Folk art is usually created with handmade and basic tools – not power tools that are used in other forms of art. These include hand-carved knitting needles, carving tools – the latter are used by local wood sculptor Don Best, who will teach an upcoming workshop – looms and the like.

“Many of the folk art and traditional craft techniques are just old – they’re ancient. It’s pretty cool we’re still using them,” Arcadipone said. “The felting process is an ancient process basically using water and friction and locally sourced wool. … I think the first felters were nomads who put wool in their boots to keep their feet warm and the friction and perspiration formed the felt around their feet.”

And keeping these ancient, handmade traditions alive is what folk art is all about.


“I always wanted to make everything that I use and need. I think that’s one of the advantages that makers … and people who like to work with their hands have,” she added. “If you need something you can make it or you can take that Nth degree [and] make all your own furniture, make your clothes, knit your sweaters, make your utensils, your kitchen items – your bowls and baskets [and brick] pizza ovens.”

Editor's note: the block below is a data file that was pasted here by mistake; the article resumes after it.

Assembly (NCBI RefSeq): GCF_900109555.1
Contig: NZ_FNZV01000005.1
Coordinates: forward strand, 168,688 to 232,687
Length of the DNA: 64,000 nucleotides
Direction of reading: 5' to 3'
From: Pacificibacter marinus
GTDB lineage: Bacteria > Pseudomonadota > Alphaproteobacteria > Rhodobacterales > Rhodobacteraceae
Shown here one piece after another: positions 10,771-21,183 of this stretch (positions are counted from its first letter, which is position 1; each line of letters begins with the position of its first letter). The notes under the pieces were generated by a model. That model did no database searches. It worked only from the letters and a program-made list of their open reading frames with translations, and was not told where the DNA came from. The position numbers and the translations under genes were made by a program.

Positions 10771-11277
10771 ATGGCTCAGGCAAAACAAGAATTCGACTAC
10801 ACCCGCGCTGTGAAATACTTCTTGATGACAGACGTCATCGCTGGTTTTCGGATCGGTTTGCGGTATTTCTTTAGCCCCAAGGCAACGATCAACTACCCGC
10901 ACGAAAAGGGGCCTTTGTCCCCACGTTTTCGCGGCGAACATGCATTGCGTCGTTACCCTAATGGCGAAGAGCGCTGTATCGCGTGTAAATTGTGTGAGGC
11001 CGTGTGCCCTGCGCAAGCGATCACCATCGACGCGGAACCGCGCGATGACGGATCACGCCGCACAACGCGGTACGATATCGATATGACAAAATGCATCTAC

There are fees associated with the workshops, but it helps with the future of the Folk Art & Craft Center.

GET YOUR CRAFT ON — The basement of Fiber & Vine on Main Street in Norway will be home to the new Folk Art & Craft Center at Fiber & Vine. A sink will be installed so messier workshops such a papermaking can be held in the space.

“We’re trying to keep the workshop fees as low as possible but with that revenue we hope to put that money into the basement and make that space available to others … for art and craft workshops,” Arcadipone said, noting the plan is to install a sink downstairs along with electrical outlets so more people can participate and other types of workshops can be held.

“We’re not trying to make any money, we’re just trying to sustain the craft center,” she said, adding the grant she received runs out this summer. “There is a lot of talent around. Once we get more visible and we get up and running downstairs [in the basement], people will just start to come forward [to teach and take classes].”

Arcadipone can always apply for more grants, she said, and hopes to be able to host a doll-making and hand loom weaving workshop in the future.

For more information about the Folk Art & Craft Center, to sign up for workshops or to learn about the teachers, visit

Upcoming workshops at Folk Art & Craft Center

All workshops are held at Fiber & Vine, 402 Main St., Norway.

  • Saturday, March 25: 1-5 p.m., wet felting with Kiki Roy, $45
  • Sunday, April 2: 1-5 p.m., drop spindle spinning with Casey Ryder, $65
  • Saturday, April 29: 1-5 p.m., drawing with wood with Don Best, $65
  • Saturday, May 6: 1-5 p.m., papermaking by hand with Diana Arcadipone, $65*

*The May workshop is tentative.

For more information or to register for any of these workshops, visit